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Here's Prob. 5, Chap. 3 in the book Principles of Mathematical Analysis by Walter Rudin, 3rd edition:

For any two real sequences $\left\{ a_n \right\}$, $\left\{ b_n \right\}$, prove that $$\lim\sup_{n\to\infty}\left( a_n + b_n \right) \leq \lim\sup_{n\to\infty} a_n + \lim\sup_{n\to\infty} b_n,$$ provided the sum on the right is not of the form $\infty-\infty$.

My effort:

Let us put $$ c_n \colon= a_n + b_n \tag{Definition A} $$ for all $n \in \mathbb{N}$, and let's put $$ \begin{align} a^* & \colon= \lim\sup_{n\to\infty} a_n, \\ b^* & \colon= \lim\sup_{n\to\infty} b_n, \\ c^* & \colon= \lim\sup_{n\to\infty} c_n. \end{align} \tag{Definitions B} $$

We need to show that $$ c^* \leq a^* + b^*. \tag{0} $$

So let's suppose that $$ c^* \not\leq a^* + b^*. $$ Then we have $$ c^* > a^* + b^*, $$ and so $$ c^*- b^* > a^*,$$ and let's take a real number $x$ such that $$ c^*- b^* > x > a^*. \tag{0} $$

Then as $ x > a^*$, so by Theorem 3.17 (b) in Baby Rudin, we can find a natural number $N_1$ such that $$ x \geq a_n \tag{1}$$ for all $n > N_1$.

Now from (0) above, as $$ c^*-x > b^*, $$ so we can find a real number $y$ such that $$c^*-x > y > b^*. \tag{2} $$

Then as $y > b^*$, so again by Theorem 3.17 (b) in Baby Rudin, we can find a natural number $N_2$ such that $$ y \geq b_n \tag{3}$$ for all $n>N_2$.

Now from (2) above we can conclude that $$ c^* > x+y, \tag{4} $$ and hence from (1) and (3) we also have $$ x+y \geq a_n + b_n = c_n, $$ for all $n > \max \left\{\ N_1, N_2 \ \right\}$, which in turn implies that $$ x+y \geq \lim\sup_{n \to \infty} c_n, $$ that is [Please Refer to (Definition A) and (Definitions B) above.], $$ x+y \geq c^*, $$ which, in view of (4) above, gives rise to a contradiction to our choice of $c^*$ as the limit superior of the sequence $\left\{c_n\right\}$.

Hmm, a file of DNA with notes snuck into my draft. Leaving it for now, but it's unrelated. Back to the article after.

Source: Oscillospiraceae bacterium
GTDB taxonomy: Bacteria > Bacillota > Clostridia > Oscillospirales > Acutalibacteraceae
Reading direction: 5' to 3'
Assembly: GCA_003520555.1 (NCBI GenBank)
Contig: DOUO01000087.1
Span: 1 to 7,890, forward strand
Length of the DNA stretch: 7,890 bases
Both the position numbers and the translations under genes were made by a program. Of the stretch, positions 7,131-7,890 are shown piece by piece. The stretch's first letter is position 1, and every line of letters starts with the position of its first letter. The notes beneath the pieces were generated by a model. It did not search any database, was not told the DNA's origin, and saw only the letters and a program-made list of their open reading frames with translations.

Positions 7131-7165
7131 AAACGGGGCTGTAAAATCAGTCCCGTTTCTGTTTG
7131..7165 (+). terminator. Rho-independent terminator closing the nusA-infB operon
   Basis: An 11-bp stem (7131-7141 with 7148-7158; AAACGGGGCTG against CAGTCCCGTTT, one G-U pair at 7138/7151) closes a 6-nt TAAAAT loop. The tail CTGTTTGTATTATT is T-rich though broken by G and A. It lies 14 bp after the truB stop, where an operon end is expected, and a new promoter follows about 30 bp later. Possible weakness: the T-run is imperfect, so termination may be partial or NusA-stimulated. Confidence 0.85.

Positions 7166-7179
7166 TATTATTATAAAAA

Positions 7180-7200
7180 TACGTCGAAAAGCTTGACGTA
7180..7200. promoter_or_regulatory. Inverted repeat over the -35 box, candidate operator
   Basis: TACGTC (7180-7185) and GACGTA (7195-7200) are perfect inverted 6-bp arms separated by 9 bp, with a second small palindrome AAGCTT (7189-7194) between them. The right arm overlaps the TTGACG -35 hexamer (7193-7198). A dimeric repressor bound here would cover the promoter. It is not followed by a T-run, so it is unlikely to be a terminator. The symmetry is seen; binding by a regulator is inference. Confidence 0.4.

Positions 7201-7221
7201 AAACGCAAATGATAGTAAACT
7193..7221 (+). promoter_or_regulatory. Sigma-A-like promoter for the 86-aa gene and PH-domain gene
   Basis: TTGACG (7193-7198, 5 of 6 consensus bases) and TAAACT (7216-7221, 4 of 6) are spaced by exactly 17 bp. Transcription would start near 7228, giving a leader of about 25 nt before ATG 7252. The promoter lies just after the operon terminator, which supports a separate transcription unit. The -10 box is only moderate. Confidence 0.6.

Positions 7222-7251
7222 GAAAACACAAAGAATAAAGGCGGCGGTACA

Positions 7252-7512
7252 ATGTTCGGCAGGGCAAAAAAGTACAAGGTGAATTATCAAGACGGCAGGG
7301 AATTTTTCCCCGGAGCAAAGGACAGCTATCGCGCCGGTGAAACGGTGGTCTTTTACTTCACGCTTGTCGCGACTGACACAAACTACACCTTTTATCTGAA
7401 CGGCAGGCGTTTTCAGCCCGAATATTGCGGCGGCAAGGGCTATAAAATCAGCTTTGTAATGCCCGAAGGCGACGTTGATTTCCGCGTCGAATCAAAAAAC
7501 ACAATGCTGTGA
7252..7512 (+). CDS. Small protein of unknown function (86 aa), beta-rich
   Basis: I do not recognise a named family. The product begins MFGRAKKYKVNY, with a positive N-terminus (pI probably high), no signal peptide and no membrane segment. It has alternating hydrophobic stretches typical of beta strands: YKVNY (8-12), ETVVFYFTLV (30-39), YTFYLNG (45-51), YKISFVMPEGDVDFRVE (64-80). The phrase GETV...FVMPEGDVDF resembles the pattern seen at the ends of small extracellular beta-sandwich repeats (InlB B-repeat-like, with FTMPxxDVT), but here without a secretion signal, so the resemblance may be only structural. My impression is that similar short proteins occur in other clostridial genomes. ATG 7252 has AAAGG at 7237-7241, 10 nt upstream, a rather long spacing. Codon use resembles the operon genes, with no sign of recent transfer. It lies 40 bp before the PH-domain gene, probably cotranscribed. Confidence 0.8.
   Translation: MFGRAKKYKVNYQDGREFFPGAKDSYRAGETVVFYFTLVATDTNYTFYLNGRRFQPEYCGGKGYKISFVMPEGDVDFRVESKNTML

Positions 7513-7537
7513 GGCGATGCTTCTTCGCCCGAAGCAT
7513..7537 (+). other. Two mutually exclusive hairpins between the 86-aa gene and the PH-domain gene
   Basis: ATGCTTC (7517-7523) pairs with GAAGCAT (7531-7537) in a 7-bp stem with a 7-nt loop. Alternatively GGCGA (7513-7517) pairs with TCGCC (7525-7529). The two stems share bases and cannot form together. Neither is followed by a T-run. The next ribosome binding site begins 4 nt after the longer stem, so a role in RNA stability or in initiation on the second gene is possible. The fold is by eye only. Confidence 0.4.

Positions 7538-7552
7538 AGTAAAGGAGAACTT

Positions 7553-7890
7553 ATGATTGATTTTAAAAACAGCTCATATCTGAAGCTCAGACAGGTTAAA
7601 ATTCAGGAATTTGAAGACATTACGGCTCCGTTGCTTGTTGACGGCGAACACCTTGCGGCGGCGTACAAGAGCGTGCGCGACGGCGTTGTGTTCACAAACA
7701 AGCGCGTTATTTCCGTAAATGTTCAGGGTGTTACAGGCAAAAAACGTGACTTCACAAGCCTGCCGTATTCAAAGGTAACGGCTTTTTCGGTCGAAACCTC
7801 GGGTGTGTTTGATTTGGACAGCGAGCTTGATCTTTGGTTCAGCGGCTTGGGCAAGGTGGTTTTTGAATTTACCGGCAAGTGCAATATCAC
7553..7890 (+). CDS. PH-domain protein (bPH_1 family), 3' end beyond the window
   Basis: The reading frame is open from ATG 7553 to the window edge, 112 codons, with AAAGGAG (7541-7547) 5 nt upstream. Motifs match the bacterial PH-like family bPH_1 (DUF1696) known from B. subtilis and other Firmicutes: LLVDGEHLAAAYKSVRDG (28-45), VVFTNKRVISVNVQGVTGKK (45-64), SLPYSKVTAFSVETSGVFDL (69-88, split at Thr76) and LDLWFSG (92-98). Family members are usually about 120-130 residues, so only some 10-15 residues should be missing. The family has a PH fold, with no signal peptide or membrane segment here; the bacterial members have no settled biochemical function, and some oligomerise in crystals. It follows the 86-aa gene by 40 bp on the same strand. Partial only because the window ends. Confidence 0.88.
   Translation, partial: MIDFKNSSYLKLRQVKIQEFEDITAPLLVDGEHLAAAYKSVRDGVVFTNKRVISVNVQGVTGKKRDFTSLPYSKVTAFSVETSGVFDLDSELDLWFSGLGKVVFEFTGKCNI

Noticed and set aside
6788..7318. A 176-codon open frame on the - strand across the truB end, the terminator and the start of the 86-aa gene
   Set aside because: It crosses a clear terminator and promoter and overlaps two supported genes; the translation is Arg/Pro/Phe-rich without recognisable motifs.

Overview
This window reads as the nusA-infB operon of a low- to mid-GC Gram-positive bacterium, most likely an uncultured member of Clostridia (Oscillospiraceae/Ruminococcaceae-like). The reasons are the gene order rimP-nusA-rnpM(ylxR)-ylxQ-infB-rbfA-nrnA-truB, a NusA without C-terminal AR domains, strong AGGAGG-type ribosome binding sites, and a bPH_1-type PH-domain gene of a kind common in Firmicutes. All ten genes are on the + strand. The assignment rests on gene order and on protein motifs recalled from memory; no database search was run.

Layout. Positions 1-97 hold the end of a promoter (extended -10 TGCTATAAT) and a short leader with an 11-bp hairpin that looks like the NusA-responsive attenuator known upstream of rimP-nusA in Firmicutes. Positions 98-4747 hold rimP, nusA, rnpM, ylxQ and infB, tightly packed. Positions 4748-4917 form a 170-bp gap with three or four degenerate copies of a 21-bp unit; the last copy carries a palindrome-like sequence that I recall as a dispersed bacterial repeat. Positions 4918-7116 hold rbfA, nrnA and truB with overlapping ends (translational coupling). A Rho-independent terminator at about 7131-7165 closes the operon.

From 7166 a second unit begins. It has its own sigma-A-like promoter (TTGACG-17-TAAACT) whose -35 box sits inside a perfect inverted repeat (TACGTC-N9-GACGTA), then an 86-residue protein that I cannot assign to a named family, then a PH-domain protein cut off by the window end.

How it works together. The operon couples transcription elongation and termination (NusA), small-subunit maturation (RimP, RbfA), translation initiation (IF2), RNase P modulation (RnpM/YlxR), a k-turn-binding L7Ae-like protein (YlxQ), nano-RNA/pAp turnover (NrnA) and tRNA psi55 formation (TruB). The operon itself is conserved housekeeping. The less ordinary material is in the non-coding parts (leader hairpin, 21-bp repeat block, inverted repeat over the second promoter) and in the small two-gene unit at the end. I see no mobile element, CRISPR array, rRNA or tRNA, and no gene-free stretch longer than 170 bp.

Is this proof correct? If not, then where is it deficient?

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An easier solution to this is to directly use the definition of $\limsup$.

Note, $\limsup_n(a_n+b_n)=\inf_n\sup_{k\geq n}(a_k+b_k)\le \inf_n (\sup_{k\geq n}a_k+\sup_{k\geq n}b_k)$

Now let $x_n=\sup_{k\geq n}a_k$ and $y_n=\sup_{k\geq n}b_k$. Then note that both $x_n$ and $y_n$ are decreasing, so $(x_n+y_n)$ is also decreasing. Hence $\inf_n (x_n+y_n)=\lim_n (x_n+y_n)=\lim_n x_n+\lim_n y_n=\inf_n x_n+\inf _n y_n$.

Therefore, $\inf_n (\sup_{k\geq n}a_k+\sup_{k\geq n}b_k)=\inf_n\sup_{k\geq n}a_k+\inf_n\sup_{k\geq n}b_k=\limsup_n a_n+\limsup_n b_n$.

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  • $\begingroup$ thank you for your answer. Can you please also go through my proof and see if I've made any errors? Rudin doesn't use the definition of the lim sup that you've used in your proof. $\endgroup$ Dec 25 '16 at 11:49
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    $\begingroup$ Your proof is correct. You can prove as an exercise the equivalence of the two definitions. $\endgroup$ Dec 25 '16 at 12:17

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